Putrefaction, is one of the natural processes, by which all organized bodies are dissolved, and reduced into what may be termed their original elements.

The bodies, most liable to putrefaction, are vegetables and animals, especially those abounding with juices ; but, if the latter be exhaled, or otherwise extracted, the former may be preserved for almost any length of time. The corruption of such substances may also be prevented by the addition of other matters, that tend either to harden the texture of the body, or to effect; an entire decomposition of parts ; in consequence of which they are converted into a state resembling that which results from spontaneous putrefaction ; so that this process cannot commence. Thus, various kinds of salts, acids, and ardent spirits, indurate the flesh of animals ; and are therefore advantageously employed for its preservation. Oils and gums operate in a similar manner ; as they exclude the air, which is in some degree essential to complete the process of putrefaction.— See Antiseptics.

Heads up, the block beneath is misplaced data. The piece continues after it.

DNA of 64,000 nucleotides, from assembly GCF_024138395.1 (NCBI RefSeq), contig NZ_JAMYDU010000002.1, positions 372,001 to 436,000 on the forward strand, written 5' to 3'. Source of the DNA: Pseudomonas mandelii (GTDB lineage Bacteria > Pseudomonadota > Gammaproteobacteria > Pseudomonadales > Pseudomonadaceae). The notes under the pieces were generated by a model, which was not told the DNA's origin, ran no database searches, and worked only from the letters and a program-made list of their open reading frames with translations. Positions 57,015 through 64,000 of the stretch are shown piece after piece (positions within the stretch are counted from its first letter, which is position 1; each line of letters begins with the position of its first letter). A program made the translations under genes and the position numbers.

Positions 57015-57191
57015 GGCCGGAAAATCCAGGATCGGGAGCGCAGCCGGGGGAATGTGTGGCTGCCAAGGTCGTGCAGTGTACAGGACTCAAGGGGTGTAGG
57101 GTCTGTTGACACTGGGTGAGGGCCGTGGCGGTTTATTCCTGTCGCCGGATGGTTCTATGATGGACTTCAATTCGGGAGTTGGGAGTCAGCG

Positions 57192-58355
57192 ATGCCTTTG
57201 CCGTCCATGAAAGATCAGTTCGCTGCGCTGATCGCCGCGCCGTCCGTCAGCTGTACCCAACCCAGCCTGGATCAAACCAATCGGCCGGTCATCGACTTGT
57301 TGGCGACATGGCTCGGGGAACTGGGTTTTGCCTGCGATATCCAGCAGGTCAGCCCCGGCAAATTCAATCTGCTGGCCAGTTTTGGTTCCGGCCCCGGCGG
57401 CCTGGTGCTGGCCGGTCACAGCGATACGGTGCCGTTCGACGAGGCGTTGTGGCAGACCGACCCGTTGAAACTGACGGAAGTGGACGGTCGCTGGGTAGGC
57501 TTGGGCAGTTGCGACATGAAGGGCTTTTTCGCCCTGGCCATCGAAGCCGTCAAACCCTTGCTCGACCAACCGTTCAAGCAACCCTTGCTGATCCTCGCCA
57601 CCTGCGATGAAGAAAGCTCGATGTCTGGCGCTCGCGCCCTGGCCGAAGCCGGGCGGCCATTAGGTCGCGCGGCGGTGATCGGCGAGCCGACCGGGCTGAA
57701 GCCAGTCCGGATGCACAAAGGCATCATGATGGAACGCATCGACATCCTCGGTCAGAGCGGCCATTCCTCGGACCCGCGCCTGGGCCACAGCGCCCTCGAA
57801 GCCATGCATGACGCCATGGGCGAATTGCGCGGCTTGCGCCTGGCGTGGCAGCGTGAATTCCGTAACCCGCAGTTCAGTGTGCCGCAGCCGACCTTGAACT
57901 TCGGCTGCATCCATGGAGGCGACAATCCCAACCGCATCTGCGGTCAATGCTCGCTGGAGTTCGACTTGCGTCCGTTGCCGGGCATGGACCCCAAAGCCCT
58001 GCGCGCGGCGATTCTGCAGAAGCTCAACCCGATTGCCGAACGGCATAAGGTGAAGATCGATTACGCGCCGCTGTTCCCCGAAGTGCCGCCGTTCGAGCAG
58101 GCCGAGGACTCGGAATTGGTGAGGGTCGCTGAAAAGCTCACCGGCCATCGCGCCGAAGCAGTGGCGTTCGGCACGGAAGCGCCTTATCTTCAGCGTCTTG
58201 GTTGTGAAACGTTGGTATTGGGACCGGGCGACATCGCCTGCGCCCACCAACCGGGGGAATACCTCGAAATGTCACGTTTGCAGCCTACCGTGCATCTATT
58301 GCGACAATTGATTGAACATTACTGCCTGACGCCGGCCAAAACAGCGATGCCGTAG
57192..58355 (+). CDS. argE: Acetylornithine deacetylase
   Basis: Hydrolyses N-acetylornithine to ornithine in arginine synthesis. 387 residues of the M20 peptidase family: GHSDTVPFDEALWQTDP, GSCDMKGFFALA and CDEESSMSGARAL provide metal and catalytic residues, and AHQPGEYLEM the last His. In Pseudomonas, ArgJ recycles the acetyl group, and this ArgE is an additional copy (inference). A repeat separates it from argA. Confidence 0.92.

In February, 1793, a patent was granted to the late Mr. John Donaldson, tor a new method of preserving animal and vegetable substances from putrefaction. His preservative is composed of wheat or barley-meal, and a solution of any common gum or vegetable mucilage. These ingredients are made into a paste, which is to be baked in the moderate heat of an oven, contrived for that purpose , so as to prevent it from either burning or forming a crust ; the dry mass is again reduced to a powder, which is now fit for use. The flesh, vegetables, etc, may be either raw, or dressed in such manner as may be found necessary : they are to be packed in wooden boxes, surrounded with the powder, and secluded from the external air.—By this method, it is stated, both animal and vegetable matters may be kept free from corruption, for an indefinite period of lime.